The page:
A number of things need to be communicated or else you are liable to obtain distorted results. To assure obtaining useful, comparable data and results, please contact email@example.com for consultation on design and analysis of studies using the SVS. Help will be available for dealing with each of the following:
1. It is critical to clean data collected before doing analyses. There are standard criteria used to drop respondents who have not tried to discriminate among their values, who have skipped too many items, or who have responded in ways suggesting deliberate misrepresentation.
2. Individual differences in use of the response scale must be controlled when doing analyses. This is ordinarily done by using the individual’s mean rating of all value items as a covariate. There are specific instructions for doing this.
3. In order to assess the extent to which items have their expected meanings, it is desirable to do a structural analysis within each sample. This also reveals the structure of relations among the ten values and clarifies whether there are problems in using the standard a priori indexes for group comparisons. Help in conducting these analyses and/or instructions on how to obtain the statistical package to do it will also be available.
4. When the analysis planned is group level rather than individual level, researchers need to correct for scale use differences among groups. There are standard procedures for doing this.
5. It is often not clear whether the appropriate analysis for a researcher’s purposes is to use the ten individual level values or the seven culture level value orientations. The SVS can be used for both purposes, but the analyses differ. If there is a glimmer of doubt, consultation is desirable.
Prof. Shalom H. Schwartz
IAACP Budapest 2003
Symposium Presentation Submission Form
Title of Presentation:
The Event Management Questionnaire: An Individual-Level Validation Study with International Business Students
Names and Affiliations:
Catherine Q.E. Sim, Alliant International University, USA
Norbert K. Tanzer, University of Graz, Austria
In a recent country-level study, Smith, Peterson, Schwartz et al.(2002) surveyed the extent to which national managers in 53 countries relied upon eight sources of alternative guidance (e.g., unwritten rules) to give meaning to eight specific work events (e.g., introducing new work procedures). By correlating the national averages of these eight sources with the Hofstede, Trompenaars, and Schwartz value dimensions, they confirmed that the Schwartz and Trompenaars value measures can predict cultural differences in the handling of specific work events. The present study aimed to replicate their findings in an individual-level analysis with a nationally diverse sample of international business students. Four hundred and eighty-eight MBA students with previous work experience (22 to 54 years; 68% man, 32% women; 32% North Americans, 30% Asians, 18% Latin American, 8% Western Europeans, and 12% from other world regions) enrolled in a U.S. business school participated in this study. They completed the English language version of the Events Management Questionnaire together with the Portraits Questionnaire (PQ), a new and less abstract method to measure the ten Schwartz culture-value dimensions. An MDS analysis revealed substantial differences in the reliance upon the different sources. amongst the MBA students from Anglo-American, Latin-American, and Asian background. The individual-level data analysis further confirmed the convergent (across events) and divergent (across sources) validity of the Events Management Questionnaire. Thus, the instrument may provide valuable diagnostic information for international human resources development (e.g., selection and training of global managers).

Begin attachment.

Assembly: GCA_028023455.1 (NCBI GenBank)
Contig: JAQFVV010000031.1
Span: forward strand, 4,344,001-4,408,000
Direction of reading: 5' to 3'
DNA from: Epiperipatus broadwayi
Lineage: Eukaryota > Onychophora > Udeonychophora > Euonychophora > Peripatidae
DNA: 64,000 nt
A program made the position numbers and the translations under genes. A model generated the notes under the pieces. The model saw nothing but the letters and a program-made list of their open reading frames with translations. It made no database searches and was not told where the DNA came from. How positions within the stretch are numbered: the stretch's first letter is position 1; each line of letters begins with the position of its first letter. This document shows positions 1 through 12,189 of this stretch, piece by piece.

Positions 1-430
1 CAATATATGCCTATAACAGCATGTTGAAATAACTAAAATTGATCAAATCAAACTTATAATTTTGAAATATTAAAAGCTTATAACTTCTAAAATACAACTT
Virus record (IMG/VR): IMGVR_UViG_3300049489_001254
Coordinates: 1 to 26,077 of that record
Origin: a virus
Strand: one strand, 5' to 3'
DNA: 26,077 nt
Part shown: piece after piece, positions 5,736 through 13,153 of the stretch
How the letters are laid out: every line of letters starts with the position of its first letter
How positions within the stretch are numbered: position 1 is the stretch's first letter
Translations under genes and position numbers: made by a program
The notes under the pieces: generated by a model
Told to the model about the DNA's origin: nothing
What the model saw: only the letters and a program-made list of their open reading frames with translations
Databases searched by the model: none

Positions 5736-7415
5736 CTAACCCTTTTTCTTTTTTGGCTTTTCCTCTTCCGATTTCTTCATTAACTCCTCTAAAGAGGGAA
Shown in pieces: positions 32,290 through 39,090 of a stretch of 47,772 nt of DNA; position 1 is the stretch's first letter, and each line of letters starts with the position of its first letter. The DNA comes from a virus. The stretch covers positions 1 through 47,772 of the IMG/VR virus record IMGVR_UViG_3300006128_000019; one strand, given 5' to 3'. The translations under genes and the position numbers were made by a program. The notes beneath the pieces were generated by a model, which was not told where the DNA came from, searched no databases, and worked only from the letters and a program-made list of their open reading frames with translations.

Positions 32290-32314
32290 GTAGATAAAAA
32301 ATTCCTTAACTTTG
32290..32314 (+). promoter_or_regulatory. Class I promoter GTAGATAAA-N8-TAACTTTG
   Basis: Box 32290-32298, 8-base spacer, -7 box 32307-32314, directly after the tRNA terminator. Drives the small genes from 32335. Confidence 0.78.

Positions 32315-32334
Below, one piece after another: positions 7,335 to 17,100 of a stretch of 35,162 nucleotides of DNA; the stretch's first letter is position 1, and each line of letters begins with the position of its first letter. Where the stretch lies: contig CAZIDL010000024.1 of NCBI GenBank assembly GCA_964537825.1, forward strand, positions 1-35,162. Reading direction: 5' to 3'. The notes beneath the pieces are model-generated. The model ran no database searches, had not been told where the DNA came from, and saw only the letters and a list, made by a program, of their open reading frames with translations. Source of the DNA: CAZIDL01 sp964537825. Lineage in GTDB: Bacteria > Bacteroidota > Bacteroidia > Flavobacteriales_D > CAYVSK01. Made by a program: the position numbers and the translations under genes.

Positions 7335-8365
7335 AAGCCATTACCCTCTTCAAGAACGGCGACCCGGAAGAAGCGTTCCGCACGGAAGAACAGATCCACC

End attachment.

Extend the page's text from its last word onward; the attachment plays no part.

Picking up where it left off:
Preferred presentation type:
Event Management Questionnaire; Schwartz Portraits Questionnaire (PQ); Validation Study; Business Students
First (Presenting) Author:
Name: Catherine Q.E. Sim
Institutional Affiliation: Alliant International University
Complete Postal Mailing
Address: Alliant International University, CSOS-LA
Office Telephone: (+1-626)
284-2777 ext. 3551
#1 Name: Norbert K. Tanzer
Institutional Affiliation: University of Graz, Austria
New Zealand: Romie Littrell: A study of Caucasian New Zealanders (Pakeha), Maori, Pacific Islanders, Chinese, and Indian ethnic groups; the SVS will be employed along with Hofstede’s cultural trait survey, Hofstede’s business goals survey, and the LBDQ XII to define ethnic cultures, to study the dynamics of economic interaction. firstname.lastname@example.org
Leadership Behaviour Across Cultures: Romie Littrell: Using local language versions of the Leader Behavior Description Questionnaire XII
China: Romie Littrell: Data collection using SVS in various regions of The Peoples’ Republic of China.